Young adults who receive health insurance through their parents’ plans because of the Affordable Care Act (ACA) are more likely to use the coverage to treat substance abuse, mental illness or pregnancy, compared with their peers who already had coverage, a new report finds.
These three conditions accounted for 60 percent of hospital claims for young adults who were enrolled in their parents’ health plans in 2011, as a result of ACA, according to The Hill. The findings come from a study by the Employee Benefit Research Institute (EBRI).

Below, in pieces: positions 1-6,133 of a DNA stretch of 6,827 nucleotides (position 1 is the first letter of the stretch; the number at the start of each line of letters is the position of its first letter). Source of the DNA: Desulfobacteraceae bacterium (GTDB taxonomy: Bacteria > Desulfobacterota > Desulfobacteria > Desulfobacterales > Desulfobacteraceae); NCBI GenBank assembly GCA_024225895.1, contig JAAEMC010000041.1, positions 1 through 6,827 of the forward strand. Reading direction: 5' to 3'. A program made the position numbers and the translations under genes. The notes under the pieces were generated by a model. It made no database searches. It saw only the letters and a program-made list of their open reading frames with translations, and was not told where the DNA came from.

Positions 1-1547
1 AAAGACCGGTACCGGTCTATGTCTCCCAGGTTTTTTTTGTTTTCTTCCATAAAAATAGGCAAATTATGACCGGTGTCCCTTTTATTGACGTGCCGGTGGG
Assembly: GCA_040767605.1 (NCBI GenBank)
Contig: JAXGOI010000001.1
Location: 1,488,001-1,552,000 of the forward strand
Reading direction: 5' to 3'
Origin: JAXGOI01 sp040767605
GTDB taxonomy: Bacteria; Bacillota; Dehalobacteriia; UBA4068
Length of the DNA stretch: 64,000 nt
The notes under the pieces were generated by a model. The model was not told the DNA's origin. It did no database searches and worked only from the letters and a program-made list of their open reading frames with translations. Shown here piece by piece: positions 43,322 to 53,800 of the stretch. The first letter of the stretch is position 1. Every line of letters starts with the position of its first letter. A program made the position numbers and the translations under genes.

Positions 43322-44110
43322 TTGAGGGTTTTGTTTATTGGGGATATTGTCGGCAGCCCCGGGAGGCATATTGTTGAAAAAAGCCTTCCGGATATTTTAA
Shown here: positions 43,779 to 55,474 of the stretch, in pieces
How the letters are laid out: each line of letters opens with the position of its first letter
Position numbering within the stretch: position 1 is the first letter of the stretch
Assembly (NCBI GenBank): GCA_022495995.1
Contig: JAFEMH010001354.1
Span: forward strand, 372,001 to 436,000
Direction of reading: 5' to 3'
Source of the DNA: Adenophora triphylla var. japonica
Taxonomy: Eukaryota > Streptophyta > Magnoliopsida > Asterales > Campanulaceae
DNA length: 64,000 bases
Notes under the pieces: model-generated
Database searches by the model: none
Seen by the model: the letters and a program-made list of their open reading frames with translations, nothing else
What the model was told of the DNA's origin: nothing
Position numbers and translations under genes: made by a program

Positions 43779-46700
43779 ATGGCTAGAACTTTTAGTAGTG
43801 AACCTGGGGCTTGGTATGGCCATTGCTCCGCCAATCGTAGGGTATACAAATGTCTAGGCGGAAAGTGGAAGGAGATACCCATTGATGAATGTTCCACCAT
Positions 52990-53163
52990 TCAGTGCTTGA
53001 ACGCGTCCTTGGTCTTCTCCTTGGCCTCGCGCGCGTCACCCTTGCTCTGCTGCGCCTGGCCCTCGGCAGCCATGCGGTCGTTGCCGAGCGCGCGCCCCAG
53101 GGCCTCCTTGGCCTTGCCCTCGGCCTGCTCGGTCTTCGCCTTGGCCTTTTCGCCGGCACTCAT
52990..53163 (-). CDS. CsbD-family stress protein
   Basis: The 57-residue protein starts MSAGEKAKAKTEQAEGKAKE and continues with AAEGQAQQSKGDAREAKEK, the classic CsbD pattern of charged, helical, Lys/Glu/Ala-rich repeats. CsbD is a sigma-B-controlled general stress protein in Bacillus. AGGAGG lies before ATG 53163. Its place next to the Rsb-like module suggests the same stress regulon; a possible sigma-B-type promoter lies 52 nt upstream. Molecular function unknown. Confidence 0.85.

In contrast, substance abuse, mental illness and pregnancy accounted for about one-third of claims in a group of young people who were already enrolled in their parents’ plan before healthcare reform took effect. Under ACA, health plans that provide dependent coverage must let young adults remain on their parents’ plan until they are 26.
As a result of the law, 3.1 million young adults have gained coverage, EBRI estimates. The uninsured rate among young people ages 19 to 25 has fallen significantly over the past several years.
The EBRI study found young people enrolled in their parents’ plan after 2011, when the provision took effect, spent an average of 15 percent more on healthcare, compared with their peers who were already on their parents’ plan.
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